“I make you angry,” she said, and her voice trembled, “without knowing how or why.”
Lady Henry gulped.
“Oh, it mayn’t answer,” she said, as their hands dropped. “But we may as well have one more trial. And, mademoiselle, I shall be delighted that you should assist the Duchess with her bazaar.”
Julie shook her head.
“I don’t think I have any heart for it,” she said, sadly; and then, as Lady Henry sat silent, she approached.
“You look very tired. Shall I send your maid?”
That melancholy and beautiful voice laid a strange spell on Lady Henry. Her companion appeared to her, for a moment, in a new light—as a personage of drama or romance. But she shook off the spell.
“At once, please. Another day like this would put an end to me.”
Julie le Breton was sitting alone in her own small sitting-room. It was the morning of the Tuesday following her Sunday scene with Lady Henry, and she was busy with various household affairs. A small hamper of flowers, newly arrived from Lady Henry’s Surrey garden, and not yet unpacked, was standing open on the table, with various empty flower-glasses beside it. Julie was, at the moment, occupied with the “Stores order” for the month, and Lady Henry’s cook-housekeeper had but just left the room after delivering an urgent statement on the need for “relining” a large number of Lady Henry’s copper saucepans.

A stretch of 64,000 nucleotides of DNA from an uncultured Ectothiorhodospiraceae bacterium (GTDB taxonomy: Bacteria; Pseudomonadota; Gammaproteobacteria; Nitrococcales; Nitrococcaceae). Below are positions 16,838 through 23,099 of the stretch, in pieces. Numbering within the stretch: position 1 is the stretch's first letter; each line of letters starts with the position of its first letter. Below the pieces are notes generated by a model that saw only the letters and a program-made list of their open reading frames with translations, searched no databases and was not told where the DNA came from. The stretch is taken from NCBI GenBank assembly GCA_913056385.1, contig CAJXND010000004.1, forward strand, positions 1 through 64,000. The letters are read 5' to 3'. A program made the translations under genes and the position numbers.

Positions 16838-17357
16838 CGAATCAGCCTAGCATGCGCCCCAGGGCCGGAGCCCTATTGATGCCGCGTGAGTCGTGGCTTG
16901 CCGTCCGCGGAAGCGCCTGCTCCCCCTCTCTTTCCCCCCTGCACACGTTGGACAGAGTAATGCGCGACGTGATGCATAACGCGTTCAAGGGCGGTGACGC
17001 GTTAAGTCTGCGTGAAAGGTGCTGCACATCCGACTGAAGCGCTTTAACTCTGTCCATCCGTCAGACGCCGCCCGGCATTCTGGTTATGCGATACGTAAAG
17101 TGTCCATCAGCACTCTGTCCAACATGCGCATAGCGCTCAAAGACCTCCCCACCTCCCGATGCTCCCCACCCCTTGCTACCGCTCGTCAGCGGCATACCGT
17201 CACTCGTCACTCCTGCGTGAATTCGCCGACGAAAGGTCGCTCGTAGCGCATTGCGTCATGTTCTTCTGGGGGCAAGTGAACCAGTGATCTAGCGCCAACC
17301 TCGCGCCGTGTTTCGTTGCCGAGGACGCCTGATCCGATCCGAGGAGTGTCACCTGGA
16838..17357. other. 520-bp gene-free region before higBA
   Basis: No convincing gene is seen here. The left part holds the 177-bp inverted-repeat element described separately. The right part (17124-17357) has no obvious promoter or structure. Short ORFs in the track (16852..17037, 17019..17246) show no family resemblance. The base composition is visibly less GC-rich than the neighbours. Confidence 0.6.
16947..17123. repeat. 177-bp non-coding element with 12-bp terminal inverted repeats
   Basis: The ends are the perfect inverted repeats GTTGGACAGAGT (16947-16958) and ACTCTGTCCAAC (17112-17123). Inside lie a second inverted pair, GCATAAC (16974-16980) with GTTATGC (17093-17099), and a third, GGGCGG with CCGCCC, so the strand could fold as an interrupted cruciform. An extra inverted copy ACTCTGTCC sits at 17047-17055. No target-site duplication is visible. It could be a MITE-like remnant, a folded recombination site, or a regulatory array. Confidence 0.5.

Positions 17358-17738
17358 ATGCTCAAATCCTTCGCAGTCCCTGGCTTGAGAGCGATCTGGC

The room was plain and threadbare. It had been the school-room of various generations of Delafields in the past. But for an observant eye it contained a good many objects which threw light upon its present occupant’s character and history. In a small bookcase beside the fire were a number of volumes in French bindings. They represented either the French classics—Racine, Bossuet, Chateaubriand, Lamartine—which had formed the study of Julie’s convent days, or those other books—George Sand, Victor Hugo, Alfred de Musset, Mazzini, Leopardi, together with the poets and novelists of revolutionary Russia or Polish nationalism or Irish rebellion—which had been the favorite reading of both Lady Rose and her lover. They were but a hundred in all; but for Julie Le Breton they stood for the bridge by which, at will, memory and dreamful pity might carry her back into that vanished life she had once shared with her parents—those strange beings, so calm and yet so passionate in their beliefs, so wilful and yet so patient in their deeds, by whose acts her own experience was still wholly conditioned. In her little room there were no portraits of them visible. But on a side-table stood a small carved triptych. The oblong wings, which were open, contained photographs of figures from one of the great Bruges Memlings. The centre was covered by two wooden leaves delicately carved, and the leaves were locked. The inquisitive housemaid who dusted the room had once tried to open them.—in vain.